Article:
AAAN repositions association, holds AGM in Asaba July
• Laments lack of APCON chair, council
As the Association of Advertising Agencies of Nigeria (AAAN) prepares for its 46th Annual General Meeting and congress, which holds from July 11 to 13 in Asaba, Delta State, The Guardian recently caught up with the President, Mr Ikechi Odigbo and Vice President, Steve Babaeko, at their head office in Alausa, Lagos. The duo disclosed the administration’s plans to repositioning the association among other plans.
The theme of the AGM is ‘The War Within: Solutions For Survival’ seeks to force members to confront the issues within the industry’s operations and look inward towards strengthening relevance; be more dynamic in a highly competitive environment, says Odigbo, who is also Managing Director at DDB Lagos.
The association had only recently introduced a new brand identity, which according to Odigbo, represents the DNA of professionalism, creativity and excellence.
He said, “the introduction of a new logo this time is an opportunity for us to renew the values of AAAN and give a new face to the association; a modern outlook that repositions the association as a top leader; rural group leader and become more actively involved in advancing the interest of the association, creativity and profession as a whole. We want our members to have a new sense of a new momentum going within the association towards being a more dynamic player within the marketing industry.”
Speaking further on the colours on the logo, the president said blue represents stability and dependability while the orange colour speaks to creativity and vibrancy.
He said the idea was inspired by the association executives and executed by members. “This we believe would improve our relevance and engagement with government supervising ministries and other sectorial groups, and also improve our level of engagement and ownership that the younger segment of professionals have; this is not to say it has not been so in the past, but it is a step to reinforcing our relevance and improve the way we engage with all stakeholders.”
Babaeko stressed that AAAN seeks to drive professionalism through the Advertising Academy, a key vehicle for capacity building. “Over time, we have been able to build a solid framework for the academy. We have put in place a strong curriculum, which was developed under several administrations. We have finalised the actual business plan for the academy later this year. We want it to be an entrepreneurial model, not just an arm of the association,” he said.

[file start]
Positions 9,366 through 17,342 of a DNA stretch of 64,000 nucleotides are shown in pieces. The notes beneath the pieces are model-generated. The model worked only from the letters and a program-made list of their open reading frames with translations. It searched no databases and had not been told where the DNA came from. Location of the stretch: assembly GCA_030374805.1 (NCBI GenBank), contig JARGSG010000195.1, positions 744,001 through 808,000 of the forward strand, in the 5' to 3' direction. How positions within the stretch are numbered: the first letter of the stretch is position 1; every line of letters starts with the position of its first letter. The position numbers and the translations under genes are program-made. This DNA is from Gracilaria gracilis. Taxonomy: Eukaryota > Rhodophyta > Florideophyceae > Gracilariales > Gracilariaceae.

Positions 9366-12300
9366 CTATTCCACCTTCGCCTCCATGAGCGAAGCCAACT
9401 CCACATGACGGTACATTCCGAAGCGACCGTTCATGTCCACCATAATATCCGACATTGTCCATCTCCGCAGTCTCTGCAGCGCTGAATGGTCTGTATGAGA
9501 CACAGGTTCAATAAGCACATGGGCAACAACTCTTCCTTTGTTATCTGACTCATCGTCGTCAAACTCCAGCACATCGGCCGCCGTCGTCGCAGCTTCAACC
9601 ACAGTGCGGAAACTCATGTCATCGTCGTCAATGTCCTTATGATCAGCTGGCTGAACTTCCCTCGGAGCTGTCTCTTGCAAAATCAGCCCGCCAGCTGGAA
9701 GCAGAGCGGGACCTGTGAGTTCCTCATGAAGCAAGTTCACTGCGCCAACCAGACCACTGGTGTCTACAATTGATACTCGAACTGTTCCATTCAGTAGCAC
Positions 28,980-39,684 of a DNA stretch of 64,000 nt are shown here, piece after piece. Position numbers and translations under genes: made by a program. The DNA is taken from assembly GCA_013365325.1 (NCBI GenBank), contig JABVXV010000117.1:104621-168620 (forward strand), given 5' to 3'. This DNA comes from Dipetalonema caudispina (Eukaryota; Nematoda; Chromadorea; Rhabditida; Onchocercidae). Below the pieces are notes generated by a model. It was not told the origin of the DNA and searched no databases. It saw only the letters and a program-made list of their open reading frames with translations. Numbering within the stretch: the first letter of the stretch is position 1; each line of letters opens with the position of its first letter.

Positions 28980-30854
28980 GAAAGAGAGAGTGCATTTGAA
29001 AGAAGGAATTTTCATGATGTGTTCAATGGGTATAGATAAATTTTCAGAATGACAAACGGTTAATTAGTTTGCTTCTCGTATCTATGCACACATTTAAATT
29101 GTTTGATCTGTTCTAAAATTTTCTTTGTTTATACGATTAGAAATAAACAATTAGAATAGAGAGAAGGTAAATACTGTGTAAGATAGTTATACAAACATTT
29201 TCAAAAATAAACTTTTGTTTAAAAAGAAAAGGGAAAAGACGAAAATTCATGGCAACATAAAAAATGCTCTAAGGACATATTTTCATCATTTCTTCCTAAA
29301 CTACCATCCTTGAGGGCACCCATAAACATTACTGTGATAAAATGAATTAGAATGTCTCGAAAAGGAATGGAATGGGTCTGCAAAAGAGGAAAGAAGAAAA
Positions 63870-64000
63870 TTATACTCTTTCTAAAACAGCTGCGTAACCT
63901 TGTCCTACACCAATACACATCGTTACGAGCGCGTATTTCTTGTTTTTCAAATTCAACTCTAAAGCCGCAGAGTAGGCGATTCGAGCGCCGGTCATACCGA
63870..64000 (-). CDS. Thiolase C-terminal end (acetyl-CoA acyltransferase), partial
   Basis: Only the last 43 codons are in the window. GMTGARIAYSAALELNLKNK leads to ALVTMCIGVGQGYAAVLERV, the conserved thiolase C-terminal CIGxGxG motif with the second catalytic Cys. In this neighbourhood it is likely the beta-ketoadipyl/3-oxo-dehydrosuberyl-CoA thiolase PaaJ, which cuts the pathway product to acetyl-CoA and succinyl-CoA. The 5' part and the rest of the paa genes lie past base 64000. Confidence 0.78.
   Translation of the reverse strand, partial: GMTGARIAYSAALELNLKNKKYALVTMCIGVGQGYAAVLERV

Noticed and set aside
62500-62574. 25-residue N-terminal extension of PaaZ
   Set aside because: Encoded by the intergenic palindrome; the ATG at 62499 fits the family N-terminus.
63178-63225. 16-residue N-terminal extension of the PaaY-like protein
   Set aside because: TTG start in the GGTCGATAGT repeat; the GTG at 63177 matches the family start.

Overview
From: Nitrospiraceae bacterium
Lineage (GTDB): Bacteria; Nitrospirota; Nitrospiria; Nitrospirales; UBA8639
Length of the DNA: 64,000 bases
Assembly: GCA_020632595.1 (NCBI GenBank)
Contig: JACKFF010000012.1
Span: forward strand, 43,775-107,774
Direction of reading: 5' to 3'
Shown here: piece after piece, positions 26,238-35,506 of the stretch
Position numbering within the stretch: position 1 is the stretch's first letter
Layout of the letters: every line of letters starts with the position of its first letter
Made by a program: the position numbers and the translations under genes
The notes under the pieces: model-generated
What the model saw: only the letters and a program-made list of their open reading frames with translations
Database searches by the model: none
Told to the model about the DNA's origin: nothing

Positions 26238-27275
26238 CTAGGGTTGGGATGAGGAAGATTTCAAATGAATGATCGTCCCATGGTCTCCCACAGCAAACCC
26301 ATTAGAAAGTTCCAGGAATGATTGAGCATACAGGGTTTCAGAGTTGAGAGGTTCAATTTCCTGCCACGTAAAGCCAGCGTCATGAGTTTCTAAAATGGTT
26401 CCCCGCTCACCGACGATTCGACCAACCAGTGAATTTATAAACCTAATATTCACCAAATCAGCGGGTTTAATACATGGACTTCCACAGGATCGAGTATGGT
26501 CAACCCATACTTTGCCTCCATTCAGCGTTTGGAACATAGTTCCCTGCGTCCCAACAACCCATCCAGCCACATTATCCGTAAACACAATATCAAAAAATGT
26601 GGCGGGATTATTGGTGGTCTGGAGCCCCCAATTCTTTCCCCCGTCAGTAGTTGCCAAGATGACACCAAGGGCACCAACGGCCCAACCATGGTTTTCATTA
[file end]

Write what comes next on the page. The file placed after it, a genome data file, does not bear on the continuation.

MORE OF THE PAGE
The president on the other hand solicited full support for the association from all quarters as they embark on the drive to kick off the academy.
“We realised that the pipeline that brings young talent to the association becomes more crucial if intend growth and survival of the association which is 40 decades. Hence the need to champion a curriculum that would meet up with the standard we require,” Babaeko added.
Speaking further on how four years of APCON chair absence poses serious threat to the industry and the entire country, Ndigbo said that the issue was systemic.
He said, “There is need for us to be more concerted in the way we lobby to achieve proper constitution of the council. No stone has been left unturned in terms of engaging the relevant stakeholders by the previous administration and the current one. We have been victim of a season. Except we have the inauguration and the constitution of the cabinet, with a minister supervising us, it will be very difficult to push the agenda of the APCON council forward.”
He added that the association”s support for APCON Ag. Registrar, Mrs, Ijedi Iyoha, had helped the council to meet minimal requirements for the practice. “We are looking at how to position APCON to be able to control the entry barriers into the profession especially online advertising where influencers take advantage to make unverified claims about products,” Odigbo said.
No comments yet